Insurance sales: investment advisors ignore the obvious
By Dan Vinal
WebPrez Insurance & Annuity Videos
We've all read about the recent surveys that tell us retirees are far more concerned with protecting their income than they are with maximizing their income by taking on the risk of higher earnings or yields on their savings and investments. That's why fixed annuities are being purchased by more and more retirees, despite advisor efforts to the contrary.
Fixed annuities are an obvious, common sense solution to their fear of losing or running out of money. And a well-balanced annuity laddering strategy would further address both tax and inflation issues for the retiree.
However, many financial advisors are reluctant to recommend either a fixed deferred or a fixed immediate annuity to their clients, much less a strategy of annuity laddering. Maybe it's because annuities are insurance products and not investments; because they are guaranteed and conservative (in the literal sense); and because they keep it simple and make it easy for their clients.
But (in my humble opinion) investment advisors, financial planners and retirement specialists do everything but "keep it simple and make it easy" for their clients. In fact, I think they have bought into the complexity of asset management theories and practice because it justifies the fees they charge and the investment they've made in their own education.
However, the statistical evidence, as well as my personal experience (and that of everyone I've discussed it with) is that despite all these "investment strategies" and asset management practices, the results have been for the most part underwhelming.
For example, J.P. Morgan reports that the average investor in equities earned only 2.6 percent annually for the past 20 years,from 1990 to 2010. The Dow earned an average annual rate of only 5.3 percent from 1900 to 2000, a period of 100 years, by growing from 66 points to 11,497.
Peter Lynch’s Magellan Fund posted 17 percent returns for upwards of 20 years. However, in a later study it was discovered that most investors in the fund actually lost money due to getting in and out at the wrong times.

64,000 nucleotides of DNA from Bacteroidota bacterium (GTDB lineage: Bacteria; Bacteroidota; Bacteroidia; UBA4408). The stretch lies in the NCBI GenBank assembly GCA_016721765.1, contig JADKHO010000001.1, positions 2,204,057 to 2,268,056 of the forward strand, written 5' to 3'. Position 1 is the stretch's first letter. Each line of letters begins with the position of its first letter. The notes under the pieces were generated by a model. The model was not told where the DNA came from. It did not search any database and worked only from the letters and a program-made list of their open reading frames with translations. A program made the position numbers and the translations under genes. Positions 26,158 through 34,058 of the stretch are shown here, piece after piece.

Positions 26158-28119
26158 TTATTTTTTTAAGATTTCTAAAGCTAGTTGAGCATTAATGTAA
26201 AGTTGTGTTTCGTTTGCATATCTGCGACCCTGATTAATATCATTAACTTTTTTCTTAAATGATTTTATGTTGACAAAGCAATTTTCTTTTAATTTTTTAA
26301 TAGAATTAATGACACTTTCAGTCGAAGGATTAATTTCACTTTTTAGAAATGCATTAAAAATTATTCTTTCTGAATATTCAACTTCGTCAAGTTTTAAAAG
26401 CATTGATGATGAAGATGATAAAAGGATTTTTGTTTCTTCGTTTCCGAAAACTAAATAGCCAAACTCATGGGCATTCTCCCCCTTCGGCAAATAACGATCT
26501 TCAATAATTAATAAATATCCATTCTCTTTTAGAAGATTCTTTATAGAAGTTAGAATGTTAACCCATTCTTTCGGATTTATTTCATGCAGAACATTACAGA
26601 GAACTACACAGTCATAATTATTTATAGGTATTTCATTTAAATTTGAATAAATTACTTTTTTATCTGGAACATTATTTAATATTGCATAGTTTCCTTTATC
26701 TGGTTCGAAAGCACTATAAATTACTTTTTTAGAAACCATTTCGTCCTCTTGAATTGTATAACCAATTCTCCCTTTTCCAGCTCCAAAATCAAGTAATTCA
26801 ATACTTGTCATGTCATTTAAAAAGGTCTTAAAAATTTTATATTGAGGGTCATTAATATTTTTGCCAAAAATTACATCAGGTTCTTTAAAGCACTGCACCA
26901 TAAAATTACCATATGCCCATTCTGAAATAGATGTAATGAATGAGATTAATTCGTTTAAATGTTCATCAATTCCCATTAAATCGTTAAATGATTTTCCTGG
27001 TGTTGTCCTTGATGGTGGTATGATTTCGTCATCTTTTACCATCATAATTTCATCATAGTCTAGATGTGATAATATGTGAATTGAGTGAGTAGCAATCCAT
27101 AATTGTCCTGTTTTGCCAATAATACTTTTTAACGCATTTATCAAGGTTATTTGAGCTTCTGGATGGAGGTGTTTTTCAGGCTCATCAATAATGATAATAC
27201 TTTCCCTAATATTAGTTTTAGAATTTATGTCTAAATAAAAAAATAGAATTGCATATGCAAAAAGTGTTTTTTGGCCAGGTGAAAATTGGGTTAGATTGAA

Now, if you're one of those advisors who charges a fee for asset management (which seems to be the Holy Grail of financial service business models) you may certainly disagree with me. And of course there are still many people out there who continue to pay these fees and accommodate this model.
But it seems to me that very few people have achieved their financial objectives using these services, in spite of having paid considerable fees year after year. I can certainly understand the appeal of this model to the financial advisor, because you get paid every year even if you don't produce any positive results or achieve the clients objectives.
What I don't understand is why clients continue to pay these fees even when they lose money. And why they don't seem to realize how much it all adds up to.
For example, in addition to 401k or 403b administration fees, and in addition to mutual fund management fees, a client might also pay their advisor an asset management fee of maybe 1 percent. And if they pay that 1 percent every year for 20, 30 or 40 years, they would essentially pay the advisor 20 percent, 30 percent or 40 percent of their money, regardless of performance or results.
Of course the understanding is that the advisor (as well as the plan administrator and the fund manager) is bringing value to the client, ostensibly justifying his or her fees by exceeding standard market returns. But if or when they don't, what's the justification? Am I missing something here? Does this make sense, or "does the king wear no clothes?”
If retirees are most concerned with protecting their annual income, with assurances that they will never run out of money, wouldn't it make more sense to adopt an annuity laddering strategy that combines both deferred (indexed) and immediate annuities that include both tax and inflationary advantages?